Sunday, 18 June 2017

Promising pepper production

Biochar potential in intensive cultivation of Capsicum anuum L. (sweet pepper): Crop yield and plant protection


Abhay Kumar, Yigal Elad, Ludmila Tsechansky, Vikas Abrol, Beni Lew, Rivka Offenbach, Ellen R. Graber



The influence of various biochars on crop yield and disease resistance of Capsicum anuumL. (sweet pepper) under modern, high-input, intensive net house cultivation was tested over the course of 2011 to 2014 in the Arava desert region of Israel. A pot experiment with Lactuca sativa L. (lettuce) grown in the absence of fertilizer employed the 3-year old field trial soils to determine if biochar treatments contributed to soil intrinsic fertility.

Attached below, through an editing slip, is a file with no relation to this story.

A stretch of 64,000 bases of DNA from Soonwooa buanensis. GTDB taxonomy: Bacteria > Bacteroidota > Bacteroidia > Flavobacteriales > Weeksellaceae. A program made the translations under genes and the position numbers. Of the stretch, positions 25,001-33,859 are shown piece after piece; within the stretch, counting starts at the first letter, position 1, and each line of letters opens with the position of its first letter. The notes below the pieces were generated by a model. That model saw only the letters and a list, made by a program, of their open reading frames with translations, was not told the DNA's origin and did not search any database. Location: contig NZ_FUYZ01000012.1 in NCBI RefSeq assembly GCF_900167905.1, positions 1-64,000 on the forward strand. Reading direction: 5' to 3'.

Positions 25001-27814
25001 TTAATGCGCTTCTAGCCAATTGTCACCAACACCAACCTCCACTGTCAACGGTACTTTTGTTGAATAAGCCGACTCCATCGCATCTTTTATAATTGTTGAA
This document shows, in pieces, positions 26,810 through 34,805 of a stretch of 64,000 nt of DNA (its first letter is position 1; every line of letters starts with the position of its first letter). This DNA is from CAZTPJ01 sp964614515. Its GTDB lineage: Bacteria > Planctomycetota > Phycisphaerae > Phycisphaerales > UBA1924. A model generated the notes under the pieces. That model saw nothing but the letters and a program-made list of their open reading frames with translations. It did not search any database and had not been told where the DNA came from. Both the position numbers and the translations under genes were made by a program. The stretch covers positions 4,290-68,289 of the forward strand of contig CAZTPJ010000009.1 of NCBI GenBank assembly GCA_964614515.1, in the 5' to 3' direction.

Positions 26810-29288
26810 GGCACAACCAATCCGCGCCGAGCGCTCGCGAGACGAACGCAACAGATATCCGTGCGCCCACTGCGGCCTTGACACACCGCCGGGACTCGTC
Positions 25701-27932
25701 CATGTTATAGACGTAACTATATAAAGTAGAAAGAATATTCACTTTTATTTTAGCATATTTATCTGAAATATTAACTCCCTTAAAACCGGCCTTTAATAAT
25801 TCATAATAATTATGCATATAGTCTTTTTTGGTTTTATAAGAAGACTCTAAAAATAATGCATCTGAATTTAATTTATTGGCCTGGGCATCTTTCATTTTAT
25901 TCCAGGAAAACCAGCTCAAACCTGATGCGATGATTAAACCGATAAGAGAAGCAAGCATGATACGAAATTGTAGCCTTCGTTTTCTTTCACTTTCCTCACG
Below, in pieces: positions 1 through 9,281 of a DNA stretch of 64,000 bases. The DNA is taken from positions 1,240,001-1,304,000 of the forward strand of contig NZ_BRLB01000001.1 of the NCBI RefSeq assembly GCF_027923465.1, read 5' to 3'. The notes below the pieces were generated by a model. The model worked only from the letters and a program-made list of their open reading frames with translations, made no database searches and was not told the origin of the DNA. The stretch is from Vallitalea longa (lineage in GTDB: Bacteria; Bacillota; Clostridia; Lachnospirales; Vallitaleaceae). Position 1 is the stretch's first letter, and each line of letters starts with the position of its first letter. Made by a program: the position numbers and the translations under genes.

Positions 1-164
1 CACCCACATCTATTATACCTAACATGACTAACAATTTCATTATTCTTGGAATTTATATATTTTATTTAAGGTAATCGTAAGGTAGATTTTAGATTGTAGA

Biochar amendments resulted in a significant increase in number and weight of pepper fruits over three years. Concomitant to the increased yield, biochar significantly decreased the severity of powdery mildew (Leveillula taurica) disease and broad mite (Polyphagotarsonemus latus) pest infestation. Biochar additions resulted in increased soil organic matter but did not influence the pH, electrical conductivity, or soil or plant mineral nutrients. Intrinsic fertility experiments with lettuce showed that 2 of the 4 biochar-treated field soils had significant positive impacts on lettuce fresh weight, and total chlorophyll, carotenoids and anthocyanins content.


Biochar-based soil management can enhance functioning of intensive, commercial, net house production of peppers under the tested conditions, resulting in increased crop yield and plant resistance to disease over several years.

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